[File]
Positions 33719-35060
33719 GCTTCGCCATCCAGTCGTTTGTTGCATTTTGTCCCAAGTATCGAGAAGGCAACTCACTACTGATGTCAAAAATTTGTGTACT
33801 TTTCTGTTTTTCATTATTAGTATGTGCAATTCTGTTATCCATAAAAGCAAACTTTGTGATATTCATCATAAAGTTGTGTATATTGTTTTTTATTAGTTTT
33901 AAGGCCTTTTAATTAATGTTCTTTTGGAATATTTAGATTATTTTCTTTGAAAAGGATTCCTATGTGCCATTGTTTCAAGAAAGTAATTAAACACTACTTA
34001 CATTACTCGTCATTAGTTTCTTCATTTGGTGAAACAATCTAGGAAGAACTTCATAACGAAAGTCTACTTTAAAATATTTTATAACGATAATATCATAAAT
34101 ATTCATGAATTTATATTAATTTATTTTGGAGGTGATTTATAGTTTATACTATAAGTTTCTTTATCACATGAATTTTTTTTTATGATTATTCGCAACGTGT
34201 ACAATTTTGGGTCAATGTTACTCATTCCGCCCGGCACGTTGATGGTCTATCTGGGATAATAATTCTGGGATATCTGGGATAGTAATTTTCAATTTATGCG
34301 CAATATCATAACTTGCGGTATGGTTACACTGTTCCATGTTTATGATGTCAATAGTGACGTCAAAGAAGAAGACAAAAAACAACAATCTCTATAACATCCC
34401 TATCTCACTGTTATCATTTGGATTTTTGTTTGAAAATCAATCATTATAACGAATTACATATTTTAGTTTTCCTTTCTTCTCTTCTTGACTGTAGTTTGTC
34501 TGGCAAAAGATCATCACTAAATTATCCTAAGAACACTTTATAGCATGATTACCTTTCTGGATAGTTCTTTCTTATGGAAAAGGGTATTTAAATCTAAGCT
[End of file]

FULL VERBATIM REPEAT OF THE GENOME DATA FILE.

Positions 33719-35060
33719 GCTTCGCCATCCAGTCGTTTGTTGCATTTTGTCCCAAGTATCGAGAAGGCAACTCACTACTGATGTCAAAAATTTGTGTACT
33801 TTTCTGTTTTTCATTATTAGTATGTGCAATTCTGTTATCCATAAAAGCAAACTTTGTGATATTCATCATAAAGTTGTGTATATTGTTTTTTATTAGTTTT
33901 AAGGCCTTTTAATTAATGTTCTTTTGGAATATTTAGATTATTTTCTTTGAAAAGGATTCCTATGTGCCATTGTTTCAAGAAAGTAATTAAACACTACTTA
34001 CATTACTCGTCATTAGTTTCTTCATTTGGTGAAACAATCTAGGAAGAACTTCATAACGAAAGTCTACTTTAAAATATTTTATAACGATAATATCATAAAT
34101 ATTCATGAATTTATATTAATTTATTTTGGAGGTGATTTATAGTTTATACTATAAGTTTCTTTATCACATGAATTTTTTTTTATGATTATTCGCAACGTGT
34201 ACAATTTTGGGTCAATGTTACTCATTCCGCCCGGCACGTTGATGGTCTATCTGGGATAATAATTCTGGGATATCTGGGATAGTAATTTTCAATTTATGCG
34301 CAATATCATAACTTGCGGTATGGTTACACTGTTCCATGTTTATGATGTCAATAGTGACGTCAAAGAAGAAGACAAAAAACAACAATCTCTATAACATCCC
34401 TATCTCACTGTTATCATTTGGATTTTTGTTTGAAAATCAATCATTATAACGAATTACATATTTTAGTTTTCCTTTCTTCTCTTCTTGACTGTAGTTTGTC
34501 TGGCAAAAGATCATCACTAAATTATCCTAAGAACACTTTATAGCATGATTACCTTTCTGGATAGTTCTTTCTTATGGAAAAGGGTATTTAAATCTAAGCT